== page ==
The Wiggles will bring their "Taking Off!" World Tour to the UB Center for the Arts in Amherst for a show at 11:30 a.m. Aug. 24.
Introducing three new cast members, including the first-ever female member, Emma Watkins as the Yellow Wiggle, founding member Anthony Field (Blue Wiggle) will also be joined by Simon Pryce (Red Wiggle) and Lachlan Gillespie (Purple Wiggle).
Tickets for the show are $15, $22.50, $35.50 and $70 and go on sale at noon May 31 through the center box office, online at www.tickets.com or charge by phone at (866) 223-6000. For more information, call 645-2787 or visit www.ubcfa.org.
Golda Meir, later Israel's prime minister, speaks
before a crowd of citizens and military personnel in this 1950
photograph by Rudi Weissenstein.
An item in today's Gusto about a photography exhibition of work by Rudi Weissenstein in the Jewish Community Center in Getzville misstated the date of the show's opening reception. The reception for "For Your Fortunate Eyes" takes place at 6 p.m. Wednesday and coincides with the screening of the documentary "Life in Stills" as part of the Buffalo International Jewish Film Festival.
According to 97 Rock's Facebook page - and in accordance with rumors that have been circulating for the past ten days or so - evidence is mounting to suggest a Paul McCartney date in Buffalo may be in the offing.
"J.P. reports that a 97 Rock listener flew to Orlando over the weekend to see Paul McCartney, and bought a tour shirt at the show. Look what city is listed on the schedule for August!," reads a post on the classic rock station's page. Attached to the post is this photo, which clearly shows Buffalo listed as an August tour stop on McCartney's "Out There" summer tour.
There have been no official announcements, and the T-shirt does not list a specific Buffalo venue or date. If this turns out to be more than a rumor - or perhaps even a misprinted T-shirt - this summer will mark the first time that McCartney has performed in Buffalo, as a Beatle or otherwise.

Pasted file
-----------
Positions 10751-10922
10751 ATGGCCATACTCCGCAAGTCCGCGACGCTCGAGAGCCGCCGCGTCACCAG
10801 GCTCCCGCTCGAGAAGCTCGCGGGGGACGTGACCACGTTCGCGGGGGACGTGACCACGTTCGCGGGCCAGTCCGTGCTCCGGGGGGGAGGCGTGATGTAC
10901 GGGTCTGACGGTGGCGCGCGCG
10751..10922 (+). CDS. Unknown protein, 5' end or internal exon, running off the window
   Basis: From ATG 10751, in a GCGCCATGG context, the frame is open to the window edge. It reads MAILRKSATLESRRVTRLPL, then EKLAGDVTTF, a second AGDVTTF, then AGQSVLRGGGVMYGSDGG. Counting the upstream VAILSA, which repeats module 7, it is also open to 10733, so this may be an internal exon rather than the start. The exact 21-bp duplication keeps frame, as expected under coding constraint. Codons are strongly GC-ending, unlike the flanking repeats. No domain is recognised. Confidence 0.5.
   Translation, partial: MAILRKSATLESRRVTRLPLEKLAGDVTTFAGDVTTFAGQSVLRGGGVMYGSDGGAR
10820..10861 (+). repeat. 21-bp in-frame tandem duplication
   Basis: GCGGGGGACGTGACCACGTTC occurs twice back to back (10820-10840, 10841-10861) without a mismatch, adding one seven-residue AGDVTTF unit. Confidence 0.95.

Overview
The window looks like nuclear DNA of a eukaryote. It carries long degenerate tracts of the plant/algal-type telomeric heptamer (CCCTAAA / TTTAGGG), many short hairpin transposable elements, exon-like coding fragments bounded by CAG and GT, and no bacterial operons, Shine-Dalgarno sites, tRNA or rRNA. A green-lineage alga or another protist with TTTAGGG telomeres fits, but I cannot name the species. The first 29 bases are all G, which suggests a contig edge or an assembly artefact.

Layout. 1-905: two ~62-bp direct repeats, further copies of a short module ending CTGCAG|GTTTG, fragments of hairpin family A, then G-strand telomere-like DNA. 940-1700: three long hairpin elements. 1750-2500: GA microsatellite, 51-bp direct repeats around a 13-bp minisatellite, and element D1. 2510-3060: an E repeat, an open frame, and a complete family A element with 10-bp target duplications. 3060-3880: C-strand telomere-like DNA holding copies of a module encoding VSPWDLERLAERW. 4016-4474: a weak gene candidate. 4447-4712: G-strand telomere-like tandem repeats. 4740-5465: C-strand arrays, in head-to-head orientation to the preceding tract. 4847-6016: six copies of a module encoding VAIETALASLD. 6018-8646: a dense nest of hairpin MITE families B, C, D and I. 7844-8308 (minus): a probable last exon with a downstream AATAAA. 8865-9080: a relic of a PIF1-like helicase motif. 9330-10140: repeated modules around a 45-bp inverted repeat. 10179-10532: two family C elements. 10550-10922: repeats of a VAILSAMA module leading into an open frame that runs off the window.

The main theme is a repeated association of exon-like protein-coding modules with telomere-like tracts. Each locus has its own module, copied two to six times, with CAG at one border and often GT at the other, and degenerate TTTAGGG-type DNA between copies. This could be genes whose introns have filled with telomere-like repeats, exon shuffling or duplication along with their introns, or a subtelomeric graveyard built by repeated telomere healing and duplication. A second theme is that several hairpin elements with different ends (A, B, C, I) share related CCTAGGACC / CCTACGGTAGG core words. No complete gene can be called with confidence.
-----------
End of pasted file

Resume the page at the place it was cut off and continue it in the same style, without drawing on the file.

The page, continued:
Stay tuned for further developments. Here's the image, as posted on 97 Rock's Facebook page. - Jeff Miers
On Friday, Urban Design LLC (21 Elm St., East Aurora) will host an exhibition and sale of about 30 posters from the extensive collection of Hans Sachs, a German Jewish dentist whose entire trove of early-20th century posters was seized by the Nazis on Kristallnacht, in 1938. Sachs survived the war, and much later his son Peter set out to reclaim some of the collection, which he finally achieved after years of legal battles. The show runs from 6 to 9 p.m. on Friday. Call (877) 500-0870 or visit www.urbandesignreclaimed.com for more info.
This tile, formerly embedded into the pavement on Porter Avenue, includes a line from a short story by Ray Bradbury.
In my recent tour of Buffalo street art -- the results of which where were published on Sunday in a story that merely scratched the surface of the city's slowly growing street art scene -- I came across several tiles embedded into the pavement at various crosswalks around town. I described these pieces, some of which are referred to as "Toynbee tiles," as "chiseled into the pavement." But an anonymous emailer informed me otherwise yesterday. Here's that emailer's more accurate representation -- perhaps gleaned from firsthand experience, perhaps not -- of how the tiles are integrated into the streets:
...so-called "Toynbee" tiles are not chiseled into the street; but rather are made out of pieces of vinyl (even a vinyl floor tile), which is then laid upon the street and covered with black tape (fabric works best) so as to hide the new tile and keep it in place while the pressure of vehicles pushes it into the asphalt and eventually wears the tape away.
Fascinating stuff. Keep your eyes peeled for more of these tiles, which exist in many well-traveled areas around the city.
Last week, the University at Buffalo professor, writer, photographer and activist Bruce Jackson was kind enough to lead a guided tour of his photography exhibition, "Being There," in the Burchfield Penney Art Center. The sprawling show, which runs through June 16, includes photographs from his time documenting prisons in the south, trips to Alaska and Mexico, Buffalo's grain elevators and his large circles of literary and academic friends. Here's Bruce: